On March 3, the Senate Committee on Health, Education, Labor and Pensions held a hearing on “An Emerging Disease Threat: How the U.S. is Responding to COVID-19, the Novel Coronavirus.” Witnesses included: Anne Schuchat, M.D., Principal Deputy Director, Centers for Disease Control and Prevention; Anthony Fauci, M.D., Director, National Institute of Allergy and Infectious Diseases, National Institutes of Health; Robert Kadlec, M.D., Assistant Secretary For Preparedness and Response, U.S. Department of Health and Human Services; and Stephen Hahn, M.D., Commissioner, U.S. Food and Drug Administration. View the full recording and read witness testimony.
Executive Branch Updates
The National Science Foundation (NSF) invites researchers to submit proposals through their existing Rapid Response Research (RAPID) funding mechanism. RAPID proposals provide NSF with the opportunity to review urgent proposals and facilitate timely responses to research on natural or anthropogenic disasters and similar unanticipated events. At present, NSF is accepting non-medical, non-clinical-care research proposals on COVID-19. Read NSF's Letter to Community and read about RAPID.
On March 23, the National Science Foundation (NSF) issued guidance on the implementation of the Office of Management & Budget (OMB) Memorandum M-20-17, “Administrative Relief for Recipients and Applicants of Federal Financial Assistance Directly Impacted by the Novel Coronavirus (COVID-19) due to Loss of Operations.” NSF recognizes the impact COVID-19 will have on NSF-funded research and facilities and provides guidance on how to implement flexibilities authorized by M-20-17. Read about NSF’s implementation of OMB Memorandum M-20-17.
The Office of Science and Technology Policy, and the National Science and Technology Council’s Subcommittee on Open Science extended the comment period for their request for information (RFI) on public access. This RFI provides individuals and organizations with the opportunity to make recommendations for expanding broad public access to peer-reviewed scholarly publications, data, and code that derive from federally funded scientific research. The comment period for this RFI has been extended to April 6, 2020. Read further information and submit a comment.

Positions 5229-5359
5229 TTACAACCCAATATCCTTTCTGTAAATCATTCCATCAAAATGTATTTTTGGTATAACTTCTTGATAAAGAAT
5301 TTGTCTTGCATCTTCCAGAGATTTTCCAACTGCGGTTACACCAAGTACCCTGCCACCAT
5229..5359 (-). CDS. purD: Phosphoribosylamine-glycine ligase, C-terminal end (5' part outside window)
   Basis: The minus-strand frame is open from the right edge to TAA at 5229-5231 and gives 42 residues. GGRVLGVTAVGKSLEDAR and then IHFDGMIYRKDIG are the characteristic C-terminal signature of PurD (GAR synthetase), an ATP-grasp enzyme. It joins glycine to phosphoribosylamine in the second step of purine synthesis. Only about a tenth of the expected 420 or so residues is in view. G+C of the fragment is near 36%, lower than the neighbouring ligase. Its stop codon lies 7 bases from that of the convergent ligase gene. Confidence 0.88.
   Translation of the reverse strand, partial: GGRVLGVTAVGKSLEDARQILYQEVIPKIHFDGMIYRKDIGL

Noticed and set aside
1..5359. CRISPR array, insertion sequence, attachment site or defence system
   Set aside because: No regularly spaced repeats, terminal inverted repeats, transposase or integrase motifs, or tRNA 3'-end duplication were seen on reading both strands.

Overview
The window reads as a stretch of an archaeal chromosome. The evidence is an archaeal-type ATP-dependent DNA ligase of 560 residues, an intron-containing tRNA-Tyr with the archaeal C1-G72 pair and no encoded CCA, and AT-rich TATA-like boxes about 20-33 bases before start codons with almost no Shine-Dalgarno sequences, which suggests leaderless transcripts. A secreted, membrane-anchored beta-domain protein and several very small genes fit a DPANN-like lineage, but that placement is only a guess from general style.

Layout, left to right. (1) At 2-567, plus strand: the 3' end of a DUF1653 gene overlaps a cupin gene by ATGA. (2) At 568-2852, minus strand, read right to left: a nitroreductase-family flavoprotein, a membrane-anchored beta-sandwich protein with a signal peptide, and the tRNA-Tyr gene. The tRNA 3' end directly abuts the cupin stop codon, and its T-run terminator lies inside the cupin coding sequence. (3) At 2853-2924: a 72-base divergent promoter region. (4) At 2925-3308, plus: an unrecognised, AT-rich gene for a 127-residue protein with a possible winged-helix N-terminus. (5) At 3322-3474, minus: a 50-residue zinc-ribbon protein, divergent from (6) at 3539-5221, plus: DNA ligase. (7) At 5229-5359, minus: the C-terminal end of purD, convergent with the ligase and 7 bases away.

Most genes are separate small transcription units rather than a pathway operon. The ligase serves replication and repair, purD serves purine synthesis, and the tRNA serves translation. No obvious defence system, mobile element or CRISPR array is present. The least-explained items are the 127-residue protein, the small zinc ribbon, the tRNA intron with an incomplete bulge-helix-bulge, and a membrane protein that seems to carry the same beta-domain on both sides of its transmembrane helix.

The National Science Foundation (NSF) requests recommendations for membership on their scientific and technical federal advisory committees. If you are interested in submitting a recommendation, contact the designated committee contact person. Read the full notice for more information about how to submit a recommendation.
New Reports and Briefs from the Office of Planning, Research and Evaluation
Several new publications are available from the Office of Planning, Research and Evaluation (OPRE), Administration for Children and Families (ACF), U.S. Department of Health and Human Services:
(1) National Survey of Early Care and Education (NSECE) 2019. The 2019 NSECE is a coordinated set of four nationally representative surveys aimed at describing the early care and education (ECE) landscape in the U.S. See below for more information on each survey:
- Center Based Provider Questionnaire
- Classroom Staff (Workforce) Questionnaire
- Home Based Provider Questionnaire
- Household Questionnaire
(2) A More Generous Earned Income Tax Credit for Singles: Interim Findings from the Paycheck Plus Demonstration in Atlanta. This report presents interim findings from the Paycheck Plus program in Atlanta, a test of a policy that offers a more generous credit to low-income workers without dependent children.
(3) Preventing and Addressing Intimate Violence when Engaging Dads (PAIVED): Challenges, Successes, and Promising Practices from Responsible Fatherhood Programs. This report summarizes findings from a research study examining the specific approaches that Responsible Fatherhood programs take to provide intimate partner violence (IPV)-related services.
(4) Migrant and Seasonal Head Start (MSHS) Children’s Social and Emotional Skills: Select Findings from the MSHS Study 2017. This report describes the social and emotional skills of children served by MSHS programs using data from the MSHS Study 2017.
(5) Can Subsidized Employment Programs Help Disadvantaged Job Seekers? A Synthesis of Findings from Evaluations of 13 Programs. This report summarizes the findings from random assignment studies of 13 subsidized employment programs, which were evaluated as part of the Subsidized and Transitional Employment Demonstration (STED) and the Enhanced Transitional Jobs Demonstration (ETJD) projects.